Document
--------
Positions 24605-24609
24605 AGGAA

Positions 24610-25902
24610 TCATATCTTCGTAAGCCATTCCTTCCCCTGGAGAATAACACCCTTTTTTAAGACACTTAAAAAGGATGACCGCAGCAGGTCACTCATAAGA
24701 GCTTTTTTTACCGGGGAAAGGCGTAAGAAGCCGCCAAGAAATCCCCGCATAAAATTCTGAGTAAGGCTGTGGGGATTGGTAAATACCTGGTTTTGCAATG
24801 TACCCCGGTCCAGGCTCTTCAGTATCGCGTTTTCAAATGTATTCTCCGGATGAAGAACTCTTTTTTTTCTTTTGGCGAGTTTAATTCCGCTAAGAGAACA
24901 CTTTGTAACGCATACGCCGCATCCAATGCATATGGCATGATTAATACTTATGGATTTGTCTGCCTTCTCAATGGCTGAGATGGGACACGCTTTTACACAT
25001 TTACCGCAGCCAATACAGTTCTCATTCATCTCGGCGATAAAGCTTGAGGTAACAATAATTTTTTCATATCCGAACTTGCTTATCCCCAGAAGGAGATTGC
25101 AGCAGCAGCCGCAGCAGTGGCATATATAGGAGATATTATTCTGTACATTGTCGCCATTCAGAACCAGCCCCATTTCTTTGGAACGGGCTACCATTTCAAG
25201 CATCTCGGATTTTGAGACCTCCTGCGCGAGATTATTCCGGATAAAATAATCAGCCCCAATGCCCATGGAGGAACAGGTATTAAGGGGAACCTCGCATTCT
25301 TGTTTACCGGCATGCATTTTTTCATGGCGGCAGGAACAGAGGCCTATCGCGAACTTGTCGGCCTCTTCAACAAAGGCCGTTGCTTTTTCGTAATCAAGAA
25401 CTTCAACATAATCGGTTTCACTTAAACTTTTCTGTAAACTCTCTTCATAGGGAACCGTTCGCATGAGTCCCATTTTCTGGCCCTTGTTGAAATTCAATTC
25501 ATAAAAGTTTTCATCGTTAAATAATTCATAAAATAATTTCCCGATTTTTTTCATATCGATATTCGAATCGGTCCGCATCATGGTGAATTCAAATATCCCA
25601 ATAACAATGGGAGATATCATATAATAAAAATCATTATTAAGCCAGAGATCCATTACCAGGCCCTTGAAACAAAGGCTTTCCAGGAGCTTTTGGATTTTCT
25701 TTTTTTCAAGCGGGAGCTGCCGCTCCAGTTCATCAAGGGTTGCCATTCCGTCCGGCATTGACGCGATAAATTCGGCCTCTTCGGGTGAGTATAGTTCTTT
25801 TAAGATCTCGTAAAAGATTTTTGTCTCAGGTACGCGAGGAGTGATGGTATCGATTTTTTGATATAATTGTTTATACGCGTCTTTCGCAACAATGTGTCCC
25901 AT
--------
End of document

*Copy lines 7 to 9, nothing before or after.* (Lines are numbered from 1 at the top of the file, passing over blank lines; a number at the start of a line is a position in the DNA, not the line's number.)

24901 CTTTGTAACGCATACGCCGCATCCAATGCATATGGCATGATTAATACTTATGGATTTGTCTGCCTTCTCAATGGCTGAGATGGGACACGCTTTTACACAT
25001 TTACCGCAGCCAATACAGTTCTCATTCATCTCGGCGATAAAGCTTGAGGTAACAATAATTTTTTCATATCCGAACTTGCTTATCCCCAGAAGGAGATTGC
25101 AGCAGCAGCCGCAGCAGTGGCATATATAGGAGATATTATTCTGTACATTGTCGCCATTCAGAACCAGCCCCATTTCTTTGGAACGGGCTACCATTTCAAG